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“When a woman leaves the hospital with her newborn, smiling, it fills my heart with joy”: A story of a Rwandan Midwife.

Mugisha Philippe is a proud Rwandan male midwife. He graduated in 2017 and has 2 years experience working as a midwife at Kibagabaga Hospital, Kigali.  Mugisha has served on the frontline teams of COVID-19 at Kanyinya Center for the last month.

My journey as a Midwife

“When I started midwifery school, I didn’t know what midwifery was, nor its difference from nursing. I was even given a chance to change my mind. I fell in love with this profession because of the healthy outcomes of it, there is nothing better than saving a pregnant woman’s life and their newborn and put a smile on her face. When a woman leaves the hospital with her newborn, smiling, it fills my heart with joy. This is the only profession that gives you the unique opportunity to partner with women and to build trusting and reciprocal relationships through the continuum of pregnancy, labour, birth and the postnatal period. It is a good profession.”

"When a woman leaves the hospital with her newborn, smiling, it fills my heart with joy. This is the only profession that gives you the unique opportunity to partner with women and to build trusting and reciprocal relationships through the continuum of pregnancy, labour, birth and the postnatal period. It is a good profession.”

 

Midwifery in Rwanda

“In Rwanda, Midwifery is improving daily. If you compare to a few years ago when we started, today we are recognized, people start to understand our role and contribution to the health sector. They now value our profession and ideas, we get support from doctors and hospitals where we work, there are new protocols, and the Rwanda Association of Midwives (RAM) does everything to support us, including providing mentorship, seeking partnership with different organizations, and being on our side on a daily basis.

We meet many challenges though, and some of those challenges are the reason why people are discouraged to join our profession. We have a lot of work, and we are not many, the number of midwives is still low compared to their work, for example at Kibagabaga Hospital where I work, we can have between 500 and 600 deliveries per month, which makes our schedule very busy and doesn’t allow us to get some rest and that may have impact to our outcomes in general.

There is a need to invest in strengthening the midwifery workforce. In many areas, there simply aren’t enough midwives to do all this work effectively. Even where they are present, many lack the power, training, equipment and medical supplies to deliver the basic health services we all need. Midwifery education is expensive, and our salaries are very low. Midwifery students and professionals should be supported.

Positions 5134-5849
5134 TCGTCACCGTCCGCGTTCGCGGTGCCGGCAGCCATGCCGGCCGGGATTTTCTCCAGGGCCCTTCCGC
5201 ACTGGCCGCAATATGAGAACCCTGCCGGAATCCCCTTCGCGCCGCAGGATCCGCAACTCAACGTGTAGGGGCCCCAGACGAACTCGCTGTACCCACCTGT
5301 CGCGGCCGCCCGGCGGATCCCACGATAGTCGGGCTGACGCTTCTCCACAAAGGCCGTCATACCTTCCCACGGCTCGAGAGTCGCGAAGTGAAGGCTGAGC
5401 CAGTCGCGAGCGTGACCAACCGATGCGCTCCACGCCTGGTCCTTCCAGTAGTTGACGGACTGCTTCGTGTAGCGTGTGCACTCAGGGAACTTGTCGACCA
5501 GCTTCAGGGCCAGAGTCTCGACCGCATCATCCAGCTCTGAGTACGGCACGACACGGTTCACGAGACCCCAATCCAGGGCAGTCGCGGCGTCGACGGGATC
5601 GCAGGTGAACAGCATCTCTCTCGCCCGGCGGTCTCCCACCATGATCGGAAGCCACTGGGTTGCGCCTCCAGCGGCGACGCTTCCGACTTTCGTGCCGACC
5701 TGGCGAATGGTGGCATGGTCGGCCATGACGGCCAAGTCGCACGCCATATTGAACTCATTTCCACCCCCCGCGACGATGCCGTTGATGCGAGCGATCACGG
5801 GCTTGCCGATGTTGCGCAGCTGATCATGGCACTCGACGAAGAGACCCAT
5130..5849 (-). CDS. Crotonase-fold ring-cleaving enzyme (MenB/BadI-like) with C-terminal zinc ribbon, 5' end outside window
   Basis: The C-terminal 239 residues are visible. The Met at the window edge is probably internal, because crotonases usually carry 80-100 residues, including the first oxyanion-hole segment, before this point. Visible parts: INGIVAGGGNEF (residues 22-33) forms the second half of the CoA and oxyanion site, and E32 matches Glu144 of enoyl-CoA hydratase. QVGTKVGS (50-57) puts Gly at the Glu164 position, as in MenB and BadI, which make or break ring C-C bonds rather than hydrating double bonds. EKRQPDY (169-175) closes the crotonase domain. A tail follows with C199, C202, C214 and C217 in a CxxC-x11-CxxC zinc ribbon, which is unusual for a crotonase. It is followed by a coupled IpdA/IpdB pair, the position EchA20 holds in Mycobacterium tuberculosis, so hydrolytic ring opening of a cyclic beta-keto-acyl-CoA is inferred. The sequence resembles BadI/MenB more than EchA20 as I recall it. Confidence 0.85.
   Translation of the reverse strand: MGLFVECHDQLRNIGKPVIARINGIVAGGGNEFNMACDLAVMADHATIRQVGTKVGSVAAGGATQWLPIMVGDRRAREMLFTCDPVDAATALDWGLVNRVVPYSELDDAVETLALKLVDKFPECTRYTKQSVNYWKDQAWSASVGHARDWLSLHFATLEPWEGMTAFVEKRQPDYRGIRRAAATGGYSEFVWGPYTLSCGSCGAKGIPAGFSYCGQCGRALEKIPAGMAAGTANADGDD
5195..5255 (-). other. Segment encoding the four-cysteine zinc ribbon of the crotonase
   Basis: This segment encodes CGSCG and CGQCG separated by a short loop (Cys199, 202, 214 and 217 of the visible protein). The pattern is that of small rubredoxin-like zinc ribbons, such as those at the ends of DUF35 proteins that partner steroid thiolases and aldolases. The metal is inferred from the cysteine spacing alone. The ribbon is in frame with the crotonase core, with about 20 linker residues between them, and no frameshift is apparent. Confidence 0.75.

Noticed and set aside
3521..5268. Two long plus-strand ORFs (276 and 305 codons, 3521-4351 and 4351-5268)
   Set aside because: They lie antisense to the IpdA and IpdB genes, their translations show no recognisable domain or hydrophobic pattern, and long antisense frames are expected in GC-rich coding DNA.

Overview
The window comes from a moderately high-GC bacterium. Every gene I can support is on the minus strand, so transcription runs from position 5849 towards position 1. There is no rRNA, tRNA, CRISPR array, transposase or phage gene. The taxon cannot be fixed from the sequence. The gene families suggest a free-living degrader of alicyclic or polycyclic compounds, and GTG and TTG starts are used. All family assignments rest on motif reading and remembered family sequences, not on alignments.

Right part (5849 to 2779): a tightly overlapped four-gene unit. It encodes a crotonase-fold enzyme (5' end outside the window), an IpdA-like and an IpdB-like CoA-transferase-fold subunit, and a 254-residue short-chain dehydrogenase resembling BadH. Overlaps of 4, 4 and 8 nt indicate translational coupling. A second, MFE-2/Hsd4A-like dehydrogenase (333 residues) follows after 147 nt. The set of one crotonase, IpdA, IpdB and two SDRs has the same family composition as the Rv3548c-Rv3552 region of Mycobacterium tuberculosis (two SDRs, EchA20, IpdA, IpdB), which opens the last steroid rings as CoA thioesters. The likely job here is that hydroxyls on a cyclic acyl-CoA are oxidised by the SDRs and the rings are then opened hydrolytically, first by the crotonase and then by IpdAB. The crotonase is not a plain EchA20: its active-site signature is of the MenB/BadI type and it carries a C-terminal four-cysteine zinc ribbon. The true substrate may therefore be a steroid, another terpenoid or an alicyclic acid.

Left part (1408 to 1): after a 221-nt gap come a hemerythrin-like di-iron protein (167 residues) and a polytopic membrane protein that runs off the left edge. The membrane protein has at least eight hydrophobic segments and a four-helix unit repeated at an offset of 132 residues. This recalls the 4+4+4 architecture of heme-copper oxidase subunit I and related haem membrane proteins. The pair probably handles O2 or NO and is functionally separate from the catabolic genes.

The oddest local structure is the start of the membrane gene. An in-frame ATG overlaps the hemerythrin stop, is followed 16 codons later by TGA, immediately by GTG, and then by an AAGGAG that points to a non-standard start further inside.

In the context of Covid-19 response in Rwanda

“During this period of coronavirus outbreak, midwives are crucial to promoting maternal and newborn and in reducing maternal and neonatal mortality and morbidity. Women continue to get pregnant, and babies are still being born. Midwives are working tirelessly in communities, health centers, hospitals and sometimes in women’s homes under difficult circumstances, often risking our own lives and well-being. Apart from that, we are also supporting other teams at the frontline at the COVID 19 treatment and isolation sites, sometimes adding work to what we usually do, and at the same time protecting ourselves. It’s challenging, it requires dedication and commitment. In the first days I was assigned to the emergency team at Kanyinya Health center, one of the main centers that accommodate COVID 19 patients. It was a very good experience, that period tested my love and passion for this profession. I learnt a lot, I leant to be strong and professional, to follow measures and protocols in place, put our patients first and protect them, to keep updated and use my time wisely. The main challenge was to work in a new team, we all came from different hospitals, and had to get along very quickly and put our efforts together in order to save our country. We are doing a good job, you can see it through the numbers.”

 

Celebrating the International Day of the Midwives 2020

“As we celebrate the International Day of Midwife, I just want to say: we love midwifery, we love it, we love it from the bottom of our hearts. We appreciate the support we get from the government, RAM, ICM, UNFPA, CONAMA. I loved the way, amidst difficulty our leaders including H.E Paul Kagame kept supporting us, that means a lot to all of us midwives. This year's commemoration is not easy, we will not be able to meet and celebrate our achievements as we always do, but we are happy and proud of our contributions towards improving sexual, reproductive, maternal, and newborn health outcomes. We should not focus on our challenges, but on delivering effective results. Let’s all work together and take our profession to another level.”

"We should not focus on our challenges, but on delivering effective results. Let’s all work together and take our profession to another level.”

 

Midwives have shown great resilience and courage in countries facing humanitarian emergencies and at the frontlines of COVID-19 response.  They continue to provide the essential healthcare and life saving services to pregnant women and their newborns. UNFPA remains committed to protecting the maternal health workforce as a means of maintaining maternal health systems providing safe and effective maternity care to women and their babies.